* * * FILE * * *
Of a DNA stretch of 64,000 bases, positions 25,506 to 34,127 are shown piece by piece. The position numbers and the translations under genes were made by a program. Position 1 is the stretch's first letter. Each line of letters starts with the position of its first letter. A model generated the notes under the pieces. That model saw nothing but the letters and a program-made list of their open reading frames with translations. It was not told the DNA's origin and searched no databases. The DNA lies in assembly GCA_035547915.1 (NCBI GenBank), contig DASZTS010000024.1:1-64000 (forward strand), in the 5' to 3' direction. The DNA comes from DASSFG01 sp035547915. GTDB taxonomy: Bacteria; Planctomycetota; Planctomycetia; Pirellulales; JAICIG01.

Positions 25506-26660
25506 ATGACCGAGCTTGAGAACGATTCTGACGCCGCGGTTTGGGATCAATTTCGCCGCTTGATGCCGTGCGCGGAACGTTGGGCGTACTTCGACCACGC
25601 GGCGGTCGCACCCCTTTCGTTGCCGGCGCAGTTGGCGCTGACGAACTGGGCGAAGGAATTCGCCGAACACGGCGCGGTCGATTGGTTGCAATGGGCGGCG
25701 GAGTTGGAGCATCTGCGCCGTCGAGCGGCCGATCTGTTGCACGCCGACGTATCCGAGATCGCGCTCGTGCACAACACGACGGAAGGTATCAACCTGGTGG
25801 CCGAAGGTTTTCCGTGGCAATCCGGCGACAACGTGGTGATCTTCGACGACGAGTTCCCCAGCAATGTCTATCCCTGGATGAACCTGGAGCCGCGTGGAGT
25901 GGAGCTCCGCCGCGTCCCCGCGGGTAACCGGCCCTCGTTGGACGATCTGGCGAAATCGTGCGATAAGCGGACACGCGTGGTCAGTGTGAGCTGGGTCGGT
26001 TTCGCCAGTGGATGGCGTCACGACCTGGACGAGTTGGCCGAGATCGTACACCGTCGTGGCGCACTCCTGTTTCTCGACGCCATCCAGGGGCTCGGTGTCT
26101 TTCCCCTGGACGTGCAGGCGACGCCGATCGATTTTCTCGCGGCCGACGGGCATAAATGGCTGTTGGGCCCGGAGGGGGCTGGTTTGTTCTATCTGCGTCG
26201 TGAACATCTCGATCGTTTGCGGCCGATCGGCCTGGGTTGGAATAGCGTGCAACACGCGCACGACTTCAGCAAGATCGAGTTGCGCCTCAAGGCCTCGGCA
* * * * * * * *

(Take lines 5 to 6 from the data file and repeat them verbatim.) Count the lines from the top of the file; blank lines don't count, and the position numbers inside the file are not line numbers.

25701 GAGTTGGAGCATCTGCGCCGTCGAGCGGCCGATCTGTTGCACGCCGACGTATCCGAGATCGCGCTCGTGCACAACACGACGGAAGGTATCAACCTGGTGG
25801 CCGAAGGTTTTCCGTGGCAATCCGGCGACAACGTGGTGATCTTCGACGACGAGTTCCCCAGCAATGTCTATCCCTGGATGAACCTGGAGCCGCGTGGAGT